Here’s what kids eat at school lunch around the world. Needless to say, US trails behind

A typical school cafeteria serving contains fried food stuff like nuggets, mashed potatoes or peas. Kids’ nutritional uptake and diet could be a lot better, as proven elsewhere by schools all around the world. Sweetgreen, a restaurant the values local and organic produce, recently published on its Tumblr an amazing photo journal detailing what a typical cafeteria serving looks like in countries like South Korea, Brazil or Italy.

Rats reward their friends for help – first such act seen among non-humans

Norwegian rats know how to keep their friends close. A new study found they reward other rats for their help even though there’s no immediate gain at hand as a result of this behavior. Called direct reciprocation, this is the first time something like this has been recorded by science outside human interactions.

Pill reduces risk of HIV infection for gay men by 86%

Two new studies – both covering gay men, one in Britain and the other in France – were recently shared with the public boasting terrific results. In the trials, gay men were asked to take a drug called Truvada either daily or right before and after having sex. In an unlikely event of chance, both studies found a 86 percent reduction in new HIV infections among volunteers using Truvada. This suggests that the orally administered drug might be a lifeline in many HIV-ridden communities, considering 90% of all HIV cases could be prevented if those infected seek treatment.

Science finds the most and least addictive foods

Scientists from the University of Michigan have found which are the most and least addictive foods in the world. They gathered data from 500 participants and found that the most addictive foods are (no surprise) pizza, ice cream and chocolate, while the least addictive ones are cucumbers, carrots, beans and rice.

Decisions are reached in the brain by the same method used to crack the Nazi Enigma code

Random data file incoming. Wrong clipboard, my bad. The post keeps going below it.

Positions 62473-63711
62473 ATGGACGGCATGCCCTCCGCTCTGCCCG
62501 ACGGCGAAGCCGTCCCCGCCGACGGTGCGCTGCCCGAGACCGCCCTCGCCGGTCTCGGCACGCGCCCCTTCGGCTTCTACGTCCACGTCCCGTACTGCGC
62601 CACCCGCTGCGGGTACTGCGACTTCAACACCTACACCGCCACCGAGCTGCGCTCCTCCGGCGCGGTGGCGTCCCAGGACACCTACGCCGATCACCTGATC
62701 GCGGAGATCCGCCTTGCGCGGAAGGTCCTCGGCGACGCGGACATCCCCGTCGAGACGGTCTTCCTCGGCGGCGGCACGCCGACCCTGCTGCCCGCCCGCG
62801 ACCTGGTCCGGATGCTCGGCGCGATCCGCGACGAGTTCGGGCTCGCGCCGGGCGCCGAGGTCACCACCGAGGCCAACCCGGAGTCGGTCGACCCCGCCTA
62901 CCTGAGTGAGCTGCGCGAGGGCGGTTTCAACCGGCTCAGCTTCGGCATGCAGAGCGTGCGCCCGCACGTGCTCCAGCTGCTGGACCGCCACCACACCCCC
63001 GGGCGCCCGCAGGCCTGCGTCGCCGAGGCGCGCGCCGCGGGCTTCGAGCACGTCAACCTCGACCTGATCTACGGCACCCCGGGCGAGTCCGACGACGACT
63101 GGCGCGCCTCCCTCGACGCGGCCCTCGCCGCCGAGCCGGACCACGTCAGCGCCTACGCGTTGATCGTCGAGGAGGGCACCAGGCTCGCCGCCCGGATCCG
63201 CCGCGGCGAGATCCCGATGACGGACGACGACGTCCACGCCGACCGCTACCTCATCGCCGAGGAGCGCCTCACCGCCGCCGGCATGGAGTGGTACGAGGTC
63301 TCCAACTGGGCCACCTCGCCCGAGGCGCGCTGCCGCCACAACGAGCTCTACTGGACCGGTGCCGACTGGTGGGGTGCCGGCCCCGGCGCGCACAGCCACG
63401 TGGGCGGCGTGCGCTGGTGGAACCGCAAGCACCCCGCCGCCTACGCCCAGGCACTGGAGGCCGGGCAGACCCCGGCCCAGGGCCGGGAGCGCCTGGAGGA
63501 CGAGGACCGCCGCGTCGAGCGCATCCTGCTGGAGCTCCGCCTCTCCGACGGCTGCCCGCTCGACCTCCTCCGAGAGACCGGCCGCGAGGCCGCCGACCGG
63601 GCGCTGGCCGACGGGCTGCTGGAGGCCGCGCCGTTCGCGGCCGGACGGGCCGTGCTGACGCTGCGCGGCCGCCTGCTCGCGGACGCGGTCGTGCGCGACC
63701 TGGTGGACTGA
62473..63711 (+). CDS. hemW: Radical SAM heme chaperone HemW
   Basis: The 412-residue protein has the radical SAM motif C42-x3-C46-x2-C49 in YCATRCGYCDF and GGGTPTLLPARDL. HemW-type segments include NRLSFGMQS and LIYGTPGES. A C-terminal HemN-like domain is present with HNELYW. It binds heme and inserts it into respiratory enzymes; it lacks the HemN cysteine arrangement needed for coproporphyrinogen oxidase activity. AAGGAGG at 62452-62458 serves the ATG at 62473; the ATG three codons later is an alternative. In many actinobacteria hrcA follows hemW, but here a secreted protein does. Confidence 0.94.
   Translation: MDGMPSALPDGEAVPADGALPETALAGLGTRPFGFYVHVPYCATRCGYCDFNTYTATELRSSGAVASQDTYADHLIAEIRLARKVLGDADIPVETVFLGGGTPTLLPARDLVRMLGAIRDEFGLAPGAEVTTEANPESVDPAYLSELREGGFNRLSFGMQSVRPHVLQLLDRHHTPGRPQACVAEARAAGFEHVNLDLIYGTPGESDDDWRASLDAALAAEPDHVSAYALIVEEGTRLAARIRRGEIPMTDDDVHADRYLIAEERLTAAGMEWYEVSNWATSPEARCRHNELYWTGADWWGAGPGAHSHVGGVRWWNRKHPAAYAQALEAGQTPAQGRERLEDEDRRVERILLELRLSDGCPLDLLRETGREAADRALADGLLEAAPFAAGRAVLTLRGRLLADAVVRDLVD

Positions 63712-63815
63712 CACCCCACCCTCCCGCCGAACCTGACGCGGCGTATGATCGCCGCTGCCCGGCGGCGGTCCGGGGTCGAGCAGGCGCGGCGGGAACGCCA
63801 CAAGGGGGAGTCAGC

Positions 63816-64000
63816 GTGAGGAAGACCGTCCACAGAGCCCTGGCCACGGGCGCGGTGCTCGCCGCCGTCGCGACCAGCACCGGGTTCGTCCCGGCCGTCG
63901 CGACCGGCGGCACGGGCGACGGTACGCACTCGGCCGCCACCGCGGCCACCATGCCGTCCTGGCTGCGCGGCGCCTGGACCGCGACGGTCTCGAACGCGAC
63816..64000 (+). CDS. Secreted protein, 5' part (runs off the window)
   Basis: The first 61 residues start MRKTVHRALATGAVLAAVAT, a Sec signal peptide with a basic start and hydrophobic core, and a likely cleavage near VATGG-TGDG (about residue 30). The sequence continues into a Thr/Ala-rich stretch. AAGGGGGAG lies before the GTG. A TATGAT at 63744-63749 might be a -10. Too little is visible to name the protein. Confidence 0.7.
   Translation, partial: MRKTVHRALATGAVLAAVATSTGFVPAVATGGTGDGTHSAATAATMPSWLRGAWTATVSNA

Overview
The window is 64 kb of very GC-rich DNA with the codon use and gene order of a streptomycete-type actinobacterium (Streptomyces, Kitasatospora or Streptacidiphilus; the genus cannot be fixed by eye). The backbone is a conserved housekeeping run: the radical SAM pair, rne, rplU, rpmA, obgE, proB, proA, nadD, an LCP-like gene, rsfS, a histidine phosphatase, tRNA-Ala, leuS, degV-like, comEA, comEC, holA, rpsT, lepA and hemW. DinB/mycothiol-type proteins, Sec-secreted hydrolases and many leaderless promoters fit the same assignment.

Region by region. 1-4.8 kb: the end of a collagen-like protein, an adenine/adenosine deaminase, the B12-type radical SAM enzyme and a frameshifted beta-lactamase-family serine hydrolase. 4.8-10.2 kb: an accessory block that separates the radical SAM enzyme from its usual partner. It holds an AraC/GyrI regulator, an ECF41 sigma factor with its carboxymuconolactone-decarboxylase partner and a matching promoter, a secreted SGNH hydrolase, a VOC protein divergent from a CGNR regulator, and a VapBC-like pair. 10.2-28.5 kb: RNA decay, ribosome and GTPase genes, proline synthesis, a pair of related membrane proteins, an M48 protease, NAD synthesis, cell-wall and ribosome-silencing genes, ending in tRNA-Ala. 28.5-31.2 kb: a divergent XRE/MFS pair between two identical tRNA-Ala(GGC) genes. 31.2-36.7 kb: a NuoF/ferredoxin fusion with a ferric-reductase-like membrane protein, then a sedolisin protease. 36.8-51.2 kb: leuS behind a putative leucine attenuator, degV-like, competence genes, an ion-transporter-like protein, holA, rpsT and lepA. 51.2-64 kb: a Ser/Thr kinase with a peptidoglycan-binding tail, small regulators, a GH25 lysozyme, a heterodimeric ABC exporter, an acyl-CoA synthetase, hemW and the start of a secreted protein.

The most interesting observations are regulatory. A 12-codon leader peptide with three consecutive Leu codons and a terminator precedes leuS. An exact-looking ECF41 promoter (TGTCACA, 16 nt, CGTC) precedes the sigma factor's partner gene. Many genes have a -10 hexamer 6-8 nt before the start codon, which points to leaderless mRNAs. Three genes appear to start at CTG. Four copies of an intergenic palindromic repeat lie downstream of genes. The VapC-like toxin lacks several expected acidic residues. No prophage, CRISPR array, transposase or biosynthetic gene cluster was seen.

The highlight of the award winning film, “The Imitation Game”, is when Alan Turing and colleagues devise an ingenious statistical method that eventually helped decipher the Nazis’ Enigma code. This breakthrough allowed Allied intelligence to read previously unavailable German military positions and actions, vastly shortening World War II. Interestingly, a team of neuroscientists at Columbia University found that more or less the same statistical method applied by Turing and co. is used by the brain to make any kind of decision, be it going left instead of right in an intersection or placing a higher bet during a high raise power game instead of folding.

Three Austrian men become real-life Cyborgs

Bionic hands – artificial limbs controlled through thought power – they’re as awesome as they sound, and they’re now a reality. Three Austrian men have become real-life cyborgs after having losing their hands to injury and then undergoing innovative surgery.

Eyelashes keep eyes clean and dry – but longer is not better

Humans have been fascinated by eyelashes for centuries, with long and luxuriant eyelashes being in fashion since the days of ancient Egypt. Now, researchers have found how eyelashes actually work, what their functions are, and revealed that longer is not necessarily better.

Science shows why coffee spills but beer doesn’t – it’s in the foam

If you’ve ever walked with beverages in your hand, you probably know that coffee tens to spill easily, while beer doesn’t. Emilie Dressaire, an assistant professor of mechanical and aerospace engineering at the New York University Polytechnic School of Engineering, believes the secret lies in the foam.

Curiosity Rover Takes a Revealing Selfie

The Curiosity Rover, currently on Mars, took another selfie in the “Mojave” area, where it is preparing to have a second taste of Mount Sharp, the central peak within Gale crater. The selfie scene is assembled from dozens of images taken by the Mars Hand Lens Imager (MAHLI) camera on the rover’s robotic arm.

Dust from the Sahara Desert Fertilizes the Amazon’s Forests

The Sahara Desert and the Amazon area have few things in common – one is a dry, barren wasteland, while the other is the most fertile area on Earth. But according to a new NASA study, there may be more than meets the eye when it comes to the two – dust from the Saharan area makes the trans-Atlantic journey, fertilizing the Amazonian rainforest with phosphorus.